That almost failed to be good enough, because Andi Kleen pointed out that he actually did run the vmlinux binary in some circumstances, and so the massive debugging data wasn't merely bloat to him, it was a real part of his test. But since his was a very unusual case, Linus told him just to edit the config files by hand if he wanted to re-insert the debugging data.

Recently, Andy Lutomirski announced virtme, a set of scripts that did the hard work of setting up virtual machines for testing compiled Linux kernel binaries with virtFS in KVM. He'd gotten fed up with having to do the whole mistake-prone process by hand, so he wrote virtme to automate it.

The idea was that virtme wouldn't simply boot the kernel into a virtual machine, it also would set up a user environment that was ready to perform tests, download additional software and so on. Andy believed that in time, virtme could automate an entire testing regimen and report the results, with the user giving just a single command to start the ball rolling.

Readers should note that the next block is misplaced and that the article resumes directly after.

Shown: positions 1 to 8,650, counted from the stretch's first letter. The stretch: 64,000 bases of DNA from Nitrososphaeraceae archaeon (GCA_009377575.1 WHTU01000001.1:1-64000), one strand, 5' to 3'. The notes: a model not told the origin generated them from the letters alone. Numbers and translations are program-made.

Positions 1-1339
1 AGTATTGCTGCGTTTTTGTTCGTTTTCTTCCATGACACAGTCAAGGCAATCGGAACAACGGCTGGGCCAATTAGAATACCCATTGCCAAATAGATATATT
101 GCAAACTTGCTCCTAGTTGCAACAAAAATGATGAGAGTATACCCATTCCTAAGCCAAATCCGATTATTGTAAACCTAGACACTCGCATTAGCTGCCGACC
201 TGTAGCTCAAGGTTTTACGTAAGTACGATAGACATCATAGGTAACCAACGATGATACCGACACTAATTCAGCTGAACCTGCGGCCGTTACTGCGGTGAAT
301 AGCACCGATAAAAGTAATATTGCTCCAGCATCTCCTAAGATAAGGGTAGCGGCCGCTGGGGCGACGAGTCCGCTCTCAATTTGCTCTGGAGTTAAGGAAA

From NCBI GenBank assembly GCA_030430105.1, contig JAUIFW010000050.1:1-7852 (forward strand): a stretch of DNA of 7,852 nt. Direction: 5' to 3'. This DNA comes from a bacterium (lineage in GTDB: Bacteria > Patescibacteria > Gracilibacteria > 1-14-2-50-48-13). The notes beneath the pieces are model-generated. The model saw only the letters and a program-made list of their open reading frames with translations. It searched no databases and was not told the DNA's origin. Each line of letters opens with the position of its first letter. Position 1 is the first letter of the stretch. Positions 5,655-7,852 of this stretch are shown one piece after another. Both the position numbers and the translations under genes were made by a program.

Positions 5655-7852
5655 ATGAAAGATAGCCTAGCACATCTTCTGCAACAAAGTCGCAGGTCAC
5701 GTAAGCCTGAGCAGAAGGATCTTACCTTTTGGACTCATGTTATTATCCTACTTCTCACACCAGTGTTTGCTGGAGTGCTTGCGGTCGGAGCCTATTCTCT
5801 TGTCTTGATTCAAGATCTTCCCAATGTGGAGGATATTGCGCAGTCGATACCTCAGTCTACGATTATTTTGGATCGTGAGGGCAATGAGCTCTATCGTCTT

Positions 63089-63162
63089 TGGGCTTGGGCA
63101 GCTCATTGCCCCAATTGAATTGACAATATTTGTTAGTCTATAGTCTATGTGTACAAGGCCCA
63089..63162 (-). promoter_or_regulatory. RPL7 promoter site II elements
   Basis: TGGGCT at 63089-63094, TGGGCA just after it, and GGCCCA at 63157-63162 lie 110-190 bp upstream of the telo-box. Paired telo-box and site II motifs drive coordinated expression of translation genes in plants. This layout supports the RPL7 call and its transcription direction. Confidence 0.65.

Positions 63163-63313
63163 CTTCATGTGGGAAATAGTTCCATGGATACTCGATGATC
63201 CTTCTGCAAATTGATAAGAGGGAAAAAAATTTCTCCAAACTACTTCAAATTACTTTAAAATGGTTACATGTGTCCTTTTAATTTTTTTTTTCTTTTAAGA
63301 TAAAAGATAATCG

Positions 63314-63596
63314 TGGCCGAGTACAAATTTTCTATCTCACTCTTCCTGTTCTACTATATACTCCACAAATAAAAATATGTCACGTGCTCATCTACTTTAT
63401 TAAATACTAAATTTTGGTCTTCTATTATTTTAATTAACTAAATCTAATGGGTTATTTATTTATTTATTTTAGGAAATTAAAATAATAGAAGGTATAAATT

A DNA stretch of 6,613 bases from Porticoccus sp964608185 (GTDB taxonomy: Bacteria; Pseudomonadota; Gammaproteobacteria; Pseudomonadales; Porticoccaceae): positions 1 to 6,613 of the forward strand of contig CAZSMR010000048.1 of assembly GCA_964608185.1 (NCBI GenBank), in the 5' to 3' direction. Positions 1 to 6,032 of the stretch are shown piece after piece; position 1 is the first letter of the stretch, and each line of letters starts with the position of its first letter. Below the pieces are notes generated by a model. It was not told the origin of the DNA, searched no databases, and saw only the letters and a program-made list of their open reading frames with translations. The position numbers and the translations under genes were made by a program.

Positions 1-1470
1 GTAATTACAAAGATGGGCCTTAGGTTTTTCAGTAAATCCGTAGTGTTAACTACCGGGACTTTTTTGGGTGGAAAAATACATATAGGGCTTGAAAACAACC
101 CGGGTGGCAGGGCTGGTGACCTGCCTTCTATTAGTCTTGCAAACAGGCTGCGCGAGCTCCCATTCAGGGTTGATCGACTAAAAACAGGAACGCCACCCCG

Some filesystems have stirred up darker regions of the VFS (virtual filesystem), necessitating odd changes. It all started when Ilya Dryomov noticed that some recent ACL (access control list) patches seemed inconsistent. Specifically, the Ceph distributed filesystem didn't work well with the new code. He posted a patch to fix this.

Linus Torvalds, however, in looking over the consistency issues, discovered that some of the ACL code relied on passing inodes around. This was a problem, because distributed filesystems didn't necessarily make the same assumptions about things like inodes that single-disk filesystems could, such as assuming an inode wouldn't change suddenly or assuming each inode was unique.

A better approach, he felt, was to pass actual file paths, which didn't suffer from those issues. The problem, as Christoph Hellwig pointed out, was that some of the VFS code was so deep and dark, it became difficult to construct the data the ACLs would need to pass around.